Dec. 6,1898. The fiancé committee of the City Council
today sold $20,000 of improvement bonds at a premium of
$1,262. Such a thing was never done before in Marion. Many
times the city has succeeded in selling its own city bonds at
an advance, but this is the first time that the
improvement bonds have brought a premium. The bonds nears 6
percent, and are redeemable after 10 yrs. There were 8 bidders
for the bonds.
Dec.7,1898. May Powell, aged 15, daughter of Frank
Powell, committed suicide today by taking Rough on Rats. Her
parents were divorced some time ago, and the father remarried
again. The girl made her home with her mother, whom she did
not like, and she then went to her father. She took suddenly
ill last night, and afterwards told her father what she had
done. The girl’s life had been very unhappy.
Dec.8,1898. Isaac Pennington, the Sims township farmer
who was on trial yesterday for embezzling $700 of his
daughter’s money, was sentenced to a yr in the Michigan City
Prison today. The defendant is 46 yrs old and has been one of
the most highly respected farmers in the county. Pennington’s
daughter pushed the case and was the most important witness.
Pennington has many friends in and about Herbst and the
Swayzee who are willing to stand by him. His oldest son
will have charge of his business during his father’s absence.
Judge Paulus showed signs of weakness while pronounced the
words that sent the defendant to prison. Pennington expressed
a desire to get away from Grant county as soon as possible and
Sheriff Bradford took him to Michigan City this afternoon.
Isaac Pennington, a prominent farmer, is on trial at Marion,
charged with embezzling $700, of his daughter’s money. Mr.
Pennington’s wife had left a farm of 40 acres to the daughter,
and Mr. Pennington was named as the guardian. The girl says he
sold the farm and appropriated the money for his own use.
Dec.9,1898. A few weeks ago Patrick Gillen, a laborer,
file suit for $10,000 damages against Max Berenstein, one of
the wealthiest business men of Marion, for alienating his
wife’s affection. A few days afterwards Berenstein filed and
affidavit against Gillens attorney, George mouser, and also
against Mrs. Gillen, charging blackmail. The damage suit was
to be called for trial Thursday, when Attorney Mouser asked
for a postponement. This the court refused, and he then made a
motion that the case be dismissed, which was done. Mr.
Berenstein, when asked what he would do with the blackmail
case, said it was a state case, and he was ready to testify
against them at any time.
Dec. 11,1898. There was a sensation today when it was
found that 41 arrests, growing out of grand jury indictments,
were made last night, most of them being saloon keepers for
violating the Nicholson law. Sheriff Bradford’s deputies
visited houses of disorder, and many inmates were brought in
late last night. The keepers were fined $10 and costs, and the
inmates $6 and costs. About 20 more are to be arrested
tomorrow. Several men were caught in the houses last night.
Dec. 30, 1898. Another wolf, supposed to be the mate of the
one killed last winter, has been seen several times by Eli
Rigdon, and others this winter near the old prairie. A hunt
will take place the first time a tracking snow falls. A good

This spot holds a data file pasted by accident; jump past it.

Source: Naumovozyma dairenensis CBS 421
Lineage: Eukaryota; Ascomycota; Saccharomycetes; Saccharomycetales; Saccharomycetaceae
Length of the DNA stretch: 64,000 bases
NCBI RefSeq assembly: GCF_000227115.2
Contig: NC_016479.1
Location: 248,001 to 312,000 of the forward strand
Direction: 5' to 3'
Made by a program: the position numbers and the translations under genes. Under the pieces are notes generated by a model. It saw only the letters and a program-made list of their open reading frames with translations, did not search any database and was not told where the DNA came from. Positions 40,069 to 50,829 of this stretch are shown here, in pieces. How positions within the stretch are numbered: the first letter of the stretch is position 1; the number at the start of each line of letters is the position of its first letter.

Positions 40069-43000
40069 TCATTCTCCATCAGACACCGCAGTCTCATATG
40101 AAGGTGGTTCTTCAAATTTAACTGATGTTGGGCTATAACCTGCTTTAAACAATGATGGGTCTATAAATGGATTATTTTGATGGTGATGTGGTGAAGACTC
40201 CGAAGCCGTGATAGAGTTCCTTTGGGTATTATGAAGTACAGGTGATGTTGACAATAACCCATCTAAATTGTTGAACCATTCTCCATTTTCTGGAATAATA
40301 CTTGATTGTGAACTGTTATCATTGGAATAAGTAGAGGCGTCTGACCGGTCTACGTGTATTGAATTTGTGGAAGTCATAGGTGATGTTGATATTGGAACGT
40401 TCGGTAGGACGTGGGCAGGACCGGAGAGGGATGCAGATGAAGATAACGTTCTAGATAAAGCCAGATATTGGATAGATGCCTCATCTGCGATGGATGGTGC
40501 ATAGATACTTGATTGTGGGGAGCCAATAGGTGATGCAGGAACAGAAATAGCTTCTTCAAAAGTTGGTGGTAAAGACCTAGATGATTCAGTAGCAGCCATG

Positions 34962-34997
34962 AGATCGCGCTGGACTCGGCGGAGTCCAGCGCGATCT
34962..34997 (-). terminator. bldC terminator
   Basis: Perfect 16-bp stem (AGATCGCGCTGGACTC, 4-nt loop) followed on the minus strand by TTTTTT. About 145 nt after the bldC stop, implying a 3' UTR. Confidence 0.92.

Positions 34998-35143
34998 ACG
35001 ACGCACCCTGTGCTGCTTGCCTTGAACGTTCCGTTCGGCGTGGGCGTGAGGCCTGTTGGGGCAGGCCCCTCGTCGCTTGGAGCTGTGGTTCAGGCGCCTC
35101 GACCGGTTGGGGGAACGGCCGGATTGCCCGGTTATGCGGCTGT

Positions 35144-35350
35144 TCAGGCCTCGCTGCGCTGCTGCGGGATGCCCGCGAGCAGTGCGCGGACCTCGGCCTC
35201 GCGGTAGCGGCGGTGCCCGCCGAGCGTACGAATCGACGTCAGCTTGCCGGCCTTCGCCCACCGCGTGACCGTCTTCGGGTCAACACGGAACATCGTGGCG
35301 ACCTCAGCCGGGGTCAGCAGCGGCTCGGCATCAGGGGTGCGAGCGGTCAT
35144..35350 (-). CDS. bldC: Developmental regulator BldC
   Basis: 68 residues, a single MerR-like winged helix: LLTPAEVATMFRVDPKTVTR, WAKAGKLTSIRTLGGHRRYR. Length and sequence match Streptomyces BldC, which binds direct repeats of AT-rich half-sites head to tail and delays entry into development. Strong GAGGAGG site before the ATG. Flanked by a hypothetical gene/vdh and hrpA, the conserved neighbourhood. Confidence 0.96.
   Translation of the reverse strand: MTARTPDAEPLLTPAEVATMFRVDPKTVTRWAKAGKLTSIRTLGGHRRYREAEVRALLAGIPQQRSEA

many who live near the prairie think there was a litter raised
last summer on the prairie. These wolves are what is known as
the Michigan timber variety.
May 25, 1899. Hamilton Mercer, of the Morning news, will
soon go to Springfield, O. where he will serve as a member of
a committee of the mercer family to look up the family’s large
estate, in New York City and England. Later this committee
will report to a mass meeting of the Mercer heirs, to be held
in Chicago, June 25. The estate is valued at $200,000,000, and
consists of Mercer hall and lands surrounding the castle in
Scotland, a large amount of money in Bank of England, a large
amount of property on Mercer Street, New York City, and a
large tract of land in New Jersey.
Dec. 30, 1898, There has not been a game of poker played in
Marion since Wednesday noon. The sports are leaving town on
orders of police. Some expect to see the houses open up again
in a few days, but the most knowing ones say that it is all
off. Mayor Golding says that the order was not for a day or a
week, but for the rest of the time that he is to be mayor of
The Marion post-office during the last 4 months had done a
remarkable business, aggregating $8,832.27. The corresponding
4 months of the last year showed a total of $7,114.18. At this
rate the present year at Marion post-office will show and
increase of fully $5,000. This means that the total receipts
of the office for the year will be approximately $33,000
Aug.30,1899. A committee from Knightstown, composed of Mr.E.M.
Shurburn, superintendent of the water works in that city, and
Messrs. Zion St.Clair, and Applegate, members of the Town
Council, were in Fairmount Tuesday studying the municipal
ownership plan for electric lights and water works. Las June
the Town Board of this city purchased the city electric light
plant from Gilbert LaRue and it has been proving very
Sept. 1,1899. The 69th Indiana Volunteers took the town this
week. Both the city and the Soldiers’ Home were turned over to
them. Governor Chapman, of the home, made a very interesting
address, but Colonel Perry, of the regiment, of Indianapolis,
delivered the principal address of the reunion. Connersville
was selected as the place for holding the next meeting. The
old officers were re-elected as follows: Colonel, Oran Perry,
Indianapolis, and L.M. Lacy, secretary and treasurer.